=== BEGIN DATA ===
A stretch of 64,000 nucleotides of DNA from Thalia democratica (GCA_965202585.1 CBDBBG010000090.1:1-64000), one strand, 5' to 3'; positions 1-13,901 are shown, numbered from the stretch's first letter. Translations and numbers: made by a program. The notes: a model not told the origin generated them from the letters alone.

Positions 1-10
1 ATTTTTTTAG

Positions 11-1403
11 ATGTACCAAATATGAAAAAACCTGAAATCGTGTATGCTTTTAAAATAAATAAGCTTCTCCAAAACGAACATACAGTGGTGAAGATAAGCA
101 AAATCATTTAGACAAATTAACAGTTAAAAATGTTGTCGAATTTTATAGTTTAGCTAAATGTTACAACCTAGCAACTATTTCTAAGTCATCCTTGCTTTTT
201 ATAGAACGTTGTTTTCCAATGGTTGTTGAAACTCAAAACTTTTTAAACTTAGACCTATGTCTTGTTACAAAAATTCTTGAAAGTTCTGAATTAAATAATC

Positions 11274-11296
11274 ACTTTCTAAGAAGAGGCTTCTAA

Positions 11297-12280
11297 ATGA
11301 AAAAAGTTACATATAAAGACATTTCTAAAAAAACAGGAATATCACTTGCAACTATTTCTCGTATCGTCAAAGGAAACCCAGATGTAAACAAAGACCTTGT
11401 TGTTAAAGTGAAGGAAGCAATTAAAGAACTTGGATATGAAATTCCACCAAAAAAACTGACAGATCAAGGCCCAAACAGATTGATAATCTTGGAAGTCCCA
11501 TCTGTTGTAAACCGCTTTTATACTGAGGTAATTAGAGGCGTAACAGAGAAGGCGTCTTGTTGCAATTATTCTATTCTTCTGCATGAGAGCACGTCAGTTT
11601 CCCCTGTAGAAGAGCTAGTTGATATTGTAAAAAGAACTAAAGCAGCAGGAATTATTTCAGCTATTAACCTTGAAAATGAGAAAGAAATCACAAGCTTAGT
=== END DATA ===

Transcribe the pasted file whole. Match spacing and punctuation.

A stretch of 64,000 nucleotides of DNA from Thalia democratica (GCA_965202585.1 CBDBBG010000090.1:1-64000), one strand, 5' to 3'; positions 1-13,901 are shown, numbered from the stretch's first letter. Translations and numbers: made by a program. The notes: a model not told the origin generated them from the letters alone.

Positions 1-10
1 ATTTTTTTAG

Positions 11-1403
11 ATGTACCAAATATGAAAAAACCTGAAATCGTGTATGCTTTTAAAATAAATAAGCTTCTCCAAAACGAACATACAGTGGTGAAGATAAGCA
101 AAATCATTTAGACAAATTAACAGTTAAAAATGTTGTCGAATTTTATAGTTTAGCTAAATGTTACAACCTAGCAACTATTTCTAAGTCATCCTTGCTTTTT
201 ATAGAACGTTGTTTTCCAATGGTTGTTGAAACTCAAAACTTTTTAAACTTAGACCTATGTCTTGTTACAAAAATTCTTGAAAGTTCTGAATTAAATAATC

Positions 11274-11296
11274 ACTTTCTAAGAAGAGGCTTCTAA

Positions 11297-12280
11297 ATGA
11301 AAAAAGTTACATATAAAGACATTTCTAAAAAAACAGGAATATCACTTGCAACTATTTCTCGTATCGTCAAAGGAAACCCAGATGTAAACAAAGACCTTGT
11401 TGTTAAAGTGAAGGAAGCAATTAAAGAACTTGGATATGAAATTCCACCAAAAAAACTGACAGATCAAGGCCCAAACAGATTGATAATCTTGGAAGTCCCA
11501 TCTGTTGTAAACCGCTTTTATACTGAGGTAATTAGAGGCGTAACAGAGAAGGCGTCTTGTTGCAATTATTCTATTCTTCTGCATGAGAGCACGTCAGTTT
11601 CCCCTGTAGAAGAGCTAGTTGATATTGTAAAAAGAACTAAAGCAGCAGGAATTATTTCAGCTATTAACCTTGAAAATGAGAAAGAAATCACAAGCTTAGT